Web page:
Whereas IS and post mount take the same brake calipers for the most part (the exception being adapterless IS-specific brakes), flat mount is a new caliper standard altogether. Adapters to put post-mount calipers on flat mount frames and forks exist, but in individual cases it's possible for hose/housing routing or frame clearance issues to make it ugly or unfeasible. However, adapting in this direction usually works.

Adapters to put flat-mount calipers on post or IS mount and forks frames exist, but face more severe spatial constraints that may make using them impossible or impractical in a given application. The companies that make them typically provide means such as 1:1 scale printable paper mockups that can be used to test compatibility in advance of ordering, and it is a good idea to do this carefully.

Flat mount calipers have the mounting threads in the caliper itself. The flat mount standard only is compatible with 140mm and 160mm rotors for either front or rear. (Some companies have released frames and forks that use proprietary designs to attempt to circumvent this and run larger rotors). There are two different types of flat mount adapters, for front and rear. A front fork adapter (called a 'mount plate' in Shimano parlance) is always used. It's switchable for 140 and 160 by flipping it around. The adapter is first installed onto the caliper in the desired orientation using flush-mount bolts. The fork has threaded mounting holes that the adapter then bolts to through the holes at either end of the adapter.

Shimano flat mount front adapter

In back, flat-mount compatible frames use bolts going through a frame member, typically the chainstay, to thread directly into the caliper if a 140mm rotor is used, or an adapter for 160mm.

Shimano rear flat mount 160m adapter

Flat mount in an of itself is a design that did a good job of minimizing the number of adapters that may be needed, with the flippable front adapter that's always used and a choice of either no adapter or a +20mm adapter in back, for a very minimalist total of only two parts, but there are also 4 different flat mount to post mount adapter caliper permutations (140 and 160 for both front and rear).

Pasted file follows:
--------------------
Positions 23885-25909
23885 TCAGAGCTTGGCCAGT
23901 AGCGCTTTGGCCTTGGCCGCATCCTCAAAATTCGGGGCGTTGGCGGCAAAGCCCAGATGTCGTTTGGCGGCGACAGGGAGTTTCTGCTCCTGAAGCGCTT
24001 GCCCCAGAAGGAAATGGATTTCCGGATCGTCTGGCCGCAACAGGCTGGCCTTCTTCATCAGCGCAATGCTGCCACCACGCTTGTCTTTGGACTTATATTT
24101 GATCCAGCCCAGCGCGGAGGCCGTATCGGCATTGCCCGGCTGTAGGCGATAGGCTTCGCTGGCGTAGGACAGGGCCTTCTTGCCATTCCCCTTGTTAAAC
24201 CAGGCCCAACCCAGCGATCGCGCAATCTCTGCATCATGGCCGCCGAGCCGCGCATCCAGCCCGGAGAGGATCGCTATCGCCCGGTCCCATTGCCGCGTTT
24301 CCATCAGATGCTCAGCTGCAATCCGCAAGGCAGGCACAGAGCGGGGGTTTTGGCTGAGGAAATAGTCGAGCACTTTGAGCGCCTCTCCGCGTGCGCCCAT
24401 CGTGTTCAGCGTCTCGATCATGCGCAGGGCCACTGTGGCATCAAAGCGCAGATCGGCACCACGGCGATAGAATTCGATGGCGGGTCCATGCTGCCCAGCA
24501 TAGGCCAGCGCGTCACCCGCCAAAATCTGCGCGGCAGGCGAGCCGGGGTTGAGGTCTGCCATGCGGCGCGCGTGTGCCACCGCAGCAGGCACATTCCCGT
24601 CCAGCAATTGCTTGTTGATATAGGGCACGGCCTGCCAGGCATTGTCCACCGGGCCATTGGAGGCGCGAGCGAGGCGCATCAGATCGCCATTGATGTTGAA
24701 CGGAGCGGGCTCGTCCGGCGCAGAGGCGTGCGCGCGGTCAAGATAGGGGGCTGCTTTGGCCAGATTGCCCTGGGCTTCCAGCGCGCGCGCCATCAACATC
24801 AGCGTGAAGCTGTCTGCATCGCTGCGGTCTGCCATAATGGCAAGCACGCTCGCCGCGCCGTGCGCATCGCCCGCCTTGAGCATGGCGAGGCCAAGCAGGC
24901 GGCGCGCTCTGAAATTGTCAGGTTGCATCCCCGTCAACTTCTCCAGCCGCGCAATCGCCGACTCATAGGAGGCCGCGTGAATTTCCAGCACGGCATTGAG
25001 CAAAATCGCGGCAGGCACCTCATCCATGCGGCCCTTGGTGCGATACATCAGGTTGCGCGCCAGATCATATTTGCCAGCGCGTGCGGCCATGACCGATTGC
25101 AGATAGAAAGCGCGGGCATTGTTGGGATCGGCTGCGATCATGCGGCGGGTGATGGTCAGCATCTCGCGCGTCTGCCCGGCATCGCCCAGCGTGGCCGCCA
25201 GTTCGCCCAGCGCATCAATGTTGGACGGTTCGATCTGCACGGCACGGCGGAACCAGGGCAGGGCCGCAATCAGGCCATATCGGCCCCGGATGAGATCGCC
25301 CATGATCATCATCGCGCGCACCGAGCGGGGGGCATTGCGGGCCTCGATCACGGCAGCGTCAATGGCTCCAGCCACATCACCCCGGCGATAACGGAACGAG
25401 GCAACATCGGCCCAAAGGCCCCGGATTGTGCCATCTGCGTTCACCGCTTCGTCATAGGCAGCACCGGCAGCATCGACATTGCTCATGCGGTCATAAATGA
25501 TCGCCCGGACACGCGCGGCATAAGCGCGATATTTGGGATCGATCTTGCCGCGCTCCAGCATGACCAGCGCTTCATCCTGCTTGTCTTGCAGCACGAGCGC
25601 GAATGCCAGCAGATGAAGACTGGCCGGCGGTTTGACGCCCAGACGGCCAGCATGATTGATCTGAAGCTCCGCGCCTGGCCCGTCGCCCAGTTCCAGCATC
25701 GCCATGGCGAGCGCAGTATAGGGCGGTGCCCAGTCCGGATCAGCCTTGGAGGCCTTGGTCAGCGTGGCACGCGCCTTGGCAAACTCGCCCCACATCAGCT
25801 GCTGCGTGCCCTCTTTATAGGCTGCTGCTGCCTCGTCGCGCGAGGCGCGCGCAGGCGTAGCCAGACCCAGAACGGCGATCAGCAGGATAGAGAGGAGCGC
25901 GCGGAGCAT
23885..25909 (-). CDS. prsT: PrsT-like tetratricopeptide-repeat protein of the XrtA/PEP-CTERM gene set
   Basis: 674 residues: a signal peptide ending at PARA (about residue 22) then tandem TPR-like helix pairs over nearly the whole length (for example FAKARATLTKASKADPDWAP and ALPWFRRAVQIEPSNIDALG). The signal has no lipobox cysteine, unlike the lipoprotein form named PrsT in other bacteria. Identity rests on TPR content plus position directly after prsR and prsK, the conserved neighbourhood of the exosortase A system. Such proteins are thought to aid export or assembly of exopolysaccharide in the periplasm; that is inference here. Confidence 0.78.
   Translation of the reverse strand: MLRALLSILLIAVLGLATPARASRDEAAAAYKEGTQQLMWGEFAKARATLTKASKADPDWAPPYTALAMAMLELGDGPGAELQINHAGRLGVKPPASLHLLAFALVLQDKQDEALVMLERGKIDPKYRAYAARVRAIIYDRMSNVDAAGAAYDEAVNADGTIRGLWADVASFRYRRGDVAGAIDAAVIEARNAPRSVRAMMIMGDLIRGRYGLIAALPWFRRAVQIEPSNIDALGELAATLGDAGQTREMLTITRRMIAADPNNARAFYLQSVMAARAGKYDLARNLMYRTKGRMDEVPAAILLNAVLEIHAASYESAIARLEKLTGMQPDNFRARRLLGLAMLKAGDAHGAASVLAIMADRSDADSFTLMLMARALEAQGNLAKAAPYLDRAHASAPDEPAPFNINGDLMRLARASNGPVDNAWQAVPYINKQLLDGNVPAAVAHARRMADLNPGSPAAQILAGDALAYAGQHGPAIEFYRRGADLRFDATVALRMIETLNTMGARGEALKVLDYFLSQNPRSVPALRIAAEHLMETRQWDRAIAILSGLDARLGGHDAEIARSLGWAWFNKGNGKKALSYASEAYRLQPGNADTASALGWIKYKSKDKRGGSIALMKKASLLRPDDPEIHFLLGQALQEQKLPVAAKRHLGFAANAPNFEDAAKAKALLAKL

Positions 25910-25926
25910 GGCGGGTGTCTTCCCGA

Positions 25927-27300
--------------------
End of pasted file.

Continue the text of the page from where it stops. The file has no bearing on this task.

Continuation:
Rear flat mount installations require the bolts to be exactly the length needed to protrude through the frame member, which vary in size, with a certain amount of length left over to engage the caliper or adapter threads. Some manufacturer feature a special tip on the end of their flat mount caliper bolts that fits a safety retention clip, creating a situation where bolts can't simply be trimmed to length if the caliper is to be installed as intended by the manufacturer.

At the moment flat mount adapters are interchangeable and universal between brands as far as I know. Hopefully it remains that way, but there's nothing stopping someone from releasing a brake caliper that's an exception.

  • 1
    + 1 Great overview!
    – Rider_X
    Commented Dec 8, 2016 at 14:05
  • Do you have some sources? I'm looking for technical drawings/complete specs with all the relevant measurements and tolerances for someone building a frame. Can't find any.
    – Nobody
    Commented Apr 11, 2018 at 11:15
  • 1
    Flat mount is not road specific anymore, there are various MTB frames out that use it in the rear. Commented Nov 4, 2018 at 3:04
  • @Klaster_1 Edited, thanks, that development had eluded me. Commented Nov 4, 2018 at 3:19
  • 1
    @Duke Yes they can appear on the chainstay and there are some examples of bikes with this, but it's fairly uncommon. The era where IS was predominant was before brake mounts were commonly located on the chainstay at all, as they usually are now. One application where you do see it now is on some horizontal dropout disc bikes that use slotted type IS mounts so the caliper can be repositioned with the hub - see electricbikereview.com/electra/2023-bali-cruiser-go-step-thru . The adapter will typically be the same unless the manufacturer has done something weird. Commented Jul 17, 2023 at 21:46